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Are you suffering from high oestrogen? What should you look out for?

3 min read

Oestrogen (or estrogen) is the ‘female hormone’ – the hormone that develops and regulates the reproductive system in women. This hormone is released by our ovaries during our menstrual cycle, and controls various sexual characteristics in us.
Oestrogen plays an important role in our bodies. During puberty, it helps in the growth of pubic and armpit hair as well as breasts. As we grow older, oestrogen helps regulate our menstrual periods, changes in our breasts, and the growth of our uterine lining every month. During the first half of our cycle, oestrogen levels rise to prepare our body for pregnancy. The mature egg attaches itself to the uterine lining, waiting to be fertilized by a sperm cell. In case fertilization doesn’t take place, then the oestrogen levels will drop in the second half of our cycle and we will get our period.
high oestrogen
Here’s how oestrogen works in our body when we are trying to conceive:

  • It ensures that only one egg matures during one menstrual cycle by stopping the production of the follicle stimulating hormone (FSH)
  • It stimulates the luteinizing hormone (LH), which pushes the mature egg out of the ovaries and into the uterus.

Throughout our life, oestrogen works to keep our body healthy – it strengthens the vaginal wall and maintains vaginal lubrication, develops bones, helps in blood clotting, changes skin and hair, and also has an impact on our moods.
Oestrogen levels in our body don’t always remain the same – they keep fluctuating, especially during menarche, pregnancy and menopause. But other health issues may also lead to overproduction of this hormone. High oestrogen levels are an indication of a problem in the ovaries or the ovarian area. But what causes oestrogen levels to be high?
There are a number of hormonal, natural and other reasons why you may be producing too much oestrogen. By understanding the causes, you can take conscious measures to control them.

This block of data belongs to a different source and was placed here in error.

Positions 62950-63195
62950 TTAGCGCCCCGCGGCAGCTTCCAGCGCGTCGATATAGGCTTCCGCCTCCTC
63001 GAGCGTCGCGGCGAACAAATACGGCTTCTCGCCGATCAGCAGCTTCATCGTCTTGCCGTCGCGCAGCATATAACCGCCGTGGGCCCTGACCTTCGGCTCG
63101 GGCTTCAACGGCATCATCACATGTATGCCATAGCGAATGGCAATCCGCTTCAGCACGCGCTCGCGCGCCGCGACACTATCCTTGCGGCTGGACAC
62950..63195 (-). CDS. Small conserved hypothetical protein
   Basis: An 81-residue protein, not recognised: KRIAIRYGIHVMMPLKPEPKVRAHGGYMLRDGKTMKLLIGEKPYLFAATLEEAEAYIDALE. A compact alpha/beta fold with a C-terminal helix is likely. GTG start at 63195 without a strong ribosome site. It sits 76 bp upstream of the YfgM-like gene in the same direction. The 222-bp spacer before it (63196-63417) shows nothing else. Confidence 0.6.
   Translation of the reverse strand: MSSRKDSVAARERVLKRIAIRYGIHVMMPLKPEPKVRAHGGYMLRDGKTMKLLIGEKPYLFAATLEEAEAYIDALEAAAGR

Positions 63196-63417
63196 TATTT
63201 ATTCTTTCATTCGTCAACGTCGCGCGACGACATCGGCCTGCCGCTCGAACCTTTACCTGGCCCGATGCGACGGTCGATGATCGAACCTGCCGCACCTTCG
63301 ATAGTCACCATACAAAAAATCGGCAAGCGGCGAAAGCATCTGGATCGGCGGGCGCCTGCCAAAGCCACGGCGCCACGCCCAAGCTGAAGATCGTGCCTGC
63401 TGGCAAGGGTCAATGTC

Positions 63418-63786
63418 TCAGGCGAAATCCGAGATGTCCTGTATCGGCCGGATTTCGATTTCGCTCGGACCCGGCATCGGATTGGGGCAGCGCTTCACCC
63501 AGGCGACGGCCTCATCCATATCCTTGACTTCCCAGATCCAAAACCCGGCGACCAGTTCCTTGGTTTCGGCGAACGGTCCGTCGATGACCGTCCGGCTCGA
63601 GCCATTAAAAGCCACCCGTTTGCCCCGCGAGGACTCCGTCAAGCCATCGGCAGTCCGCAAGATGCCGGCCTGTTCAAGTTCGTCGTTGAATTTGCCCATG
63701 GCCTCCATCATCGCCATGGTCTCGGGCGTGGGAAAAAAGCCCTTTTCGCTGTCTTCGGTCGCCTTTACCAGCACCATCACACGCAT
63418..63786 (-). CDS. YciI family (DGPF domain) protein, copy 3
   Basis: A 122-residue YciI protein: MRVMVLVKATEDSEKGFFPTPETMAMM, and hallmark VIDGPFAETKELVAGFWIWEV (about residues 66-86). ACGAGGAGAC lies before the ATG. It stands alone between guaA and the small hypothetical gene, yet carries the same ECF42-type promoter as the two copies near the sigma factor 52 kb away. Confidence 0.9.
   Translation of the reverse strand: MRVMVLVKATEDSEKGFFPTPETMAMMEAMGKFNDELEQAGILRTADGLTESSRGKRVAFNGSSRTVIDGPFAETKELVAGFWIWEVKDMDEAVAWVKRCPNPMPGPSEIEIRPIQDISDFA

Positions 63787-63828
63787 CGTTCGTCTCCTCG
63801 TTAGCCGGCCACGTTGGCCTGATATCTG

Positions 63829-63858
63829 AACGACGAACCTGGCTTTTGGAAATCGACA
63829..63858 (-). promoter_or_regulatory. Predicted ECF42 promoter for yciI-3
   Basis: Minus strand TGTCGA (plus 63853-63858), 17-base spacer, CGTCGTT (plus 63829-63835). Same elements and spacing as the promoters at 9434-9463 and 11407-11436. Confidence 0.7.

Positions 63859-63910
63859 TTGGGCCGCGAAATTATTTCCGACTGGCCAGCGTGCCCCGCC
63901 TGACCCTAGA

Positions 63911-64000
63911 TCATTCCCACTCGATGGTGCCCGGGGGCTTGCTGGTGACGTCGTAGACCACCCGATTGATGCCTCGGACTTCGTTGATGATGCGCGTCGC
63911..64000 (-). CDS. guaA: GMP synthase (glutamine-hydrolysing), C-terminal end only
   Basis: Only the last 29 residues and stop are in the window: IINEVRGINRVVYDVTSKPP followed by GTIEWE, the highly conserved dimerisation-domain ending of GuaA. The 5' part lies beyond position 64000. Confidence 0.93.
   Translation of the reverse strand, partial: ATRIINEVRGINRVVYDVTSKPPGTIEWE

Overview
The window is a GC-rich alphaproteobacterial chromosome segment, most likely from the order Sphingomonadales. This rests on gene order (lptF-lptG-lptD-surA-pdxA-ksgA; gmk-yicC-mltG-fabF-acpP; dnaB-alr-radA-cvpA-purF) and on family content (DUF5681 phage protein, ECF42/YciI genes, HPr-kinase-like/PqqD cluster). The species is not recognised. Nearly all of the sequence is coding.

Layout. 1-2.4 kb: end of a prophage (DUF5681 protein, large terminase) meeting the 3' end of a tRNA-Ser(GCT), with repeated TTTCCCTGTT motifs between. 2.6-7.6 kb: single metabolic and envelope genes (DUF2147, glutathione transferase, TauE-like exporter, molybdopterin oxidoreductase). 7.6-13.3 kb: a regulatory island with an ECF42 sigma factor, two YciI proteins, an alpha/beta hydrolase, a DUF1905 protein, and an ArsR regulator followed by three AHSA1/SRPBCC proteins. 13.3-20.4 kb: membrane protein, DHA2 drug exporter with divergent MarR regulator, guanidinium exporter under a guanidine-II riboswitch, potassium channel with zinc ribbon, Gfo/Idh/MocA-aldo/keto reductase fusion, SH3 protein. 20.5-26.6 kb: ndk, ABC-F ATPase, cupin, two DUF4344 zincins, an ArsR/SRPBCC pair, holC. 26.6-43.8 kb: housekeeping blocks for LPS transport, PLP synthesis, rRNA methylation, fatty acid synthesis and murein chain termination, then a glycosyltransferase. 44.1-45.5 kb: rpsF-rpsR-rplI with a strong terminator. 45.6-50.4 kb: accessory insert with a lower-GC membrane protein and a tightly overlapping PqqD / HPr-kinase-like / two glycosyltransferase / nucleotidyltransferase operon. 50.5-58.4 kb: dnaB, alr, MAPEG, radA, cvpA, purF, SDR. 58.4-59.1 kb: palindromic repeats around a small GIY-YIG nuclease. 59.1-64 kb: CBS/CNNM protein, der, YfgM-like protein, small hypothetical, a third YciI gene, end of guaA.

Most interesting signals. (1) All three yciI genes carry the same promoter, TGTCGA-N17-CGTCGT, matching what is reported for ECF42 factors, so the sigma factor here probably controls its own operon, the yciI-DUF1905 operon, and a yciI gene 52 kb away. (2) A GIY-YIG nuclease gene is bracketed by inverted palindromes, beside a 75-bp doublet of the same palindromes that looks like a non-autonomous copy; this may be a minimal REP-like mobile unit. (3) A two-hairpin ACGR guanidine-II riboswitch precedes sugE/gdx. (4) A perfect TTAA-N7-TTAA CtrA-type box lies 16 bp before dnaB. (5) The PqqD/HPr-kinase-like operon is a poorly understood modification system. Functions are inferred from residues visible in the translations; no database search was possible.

1. Natural causes – Our body is unique and the amount of oestrogen it produces may differ from others. During our monthly cycle and near menopause, these levels are going to swell. The level of the progesterone hormone falls drastically as we approach menopause, leading to even higher levels of oestrogen. Diabetes and high blood pressure are other causes.
  2. Induced causes – It could be a side effect of medications like hormone replacement therapy, steroids, and ampicillin, or other drugs containing oestrogen. Even chemicals in the environment around us could be a contributing factor. For example, drinking from a plastic bottle can increase our oestrogen levels.
  3. Other causes – A diet rich in artificial ingredients, too much dairy, refined sugar and flour, or a stressful and inactive lifestyle are other reasons for oestrogen levels to surge.

But how will you know if your body is producing too much oestrogen? When your body has excess oestrogen, you will notice certain unpleasant symptoms like bloating, weight gain, swollen and tender breasts, nausea, decreased sex drive, irregular periods and leg cramps. If these persist, do consult a doctor.
You can also correct excess amounts of oestrogen by maintaining a healthier and active lifestyle.

  • Increase fibre intake – eat more wheat bran, fruits and vegetables with skin on, nuts, dried beans, and whole-grain foods.
  • Reduce alcohol intake
  • Include probiotic food in your meals
  • Avoid hormone-rich food, eat organic
  • Take enough vitamins
  • Avoid ‘xenoestrogen’ found in plastics, cosmetics and birth control pills
  • Avoid soy products
  • Relax – avoid stress
  • Be active
  • Sleep well

Excess oestrogen levels (‘oestrogen dominance’) can be the reason behind a host of health problems in women. The most common ones are: weight gain, thyroid dysfunction, low sex drive, fluid retention and increased risk of breast cancer.
suffering from high oestrogen
Hormone imbalance also affects the fertility levels. Oestrogen dominance disrupts the ovulation process, and can also lower a man’s sperm count. It can prevent a woman from conceiving by creating the polycystic ovary syndrome (PCOS) and endometriosis – conditions that affect the health of your uterus and make it impossible to get pregnant. A balanced level of oestrogen is essential for a woman to conceive. If you are looking to get pregnant, follow a healthy diet, monitor your oestrogen levels, and lead an active lifestyle.

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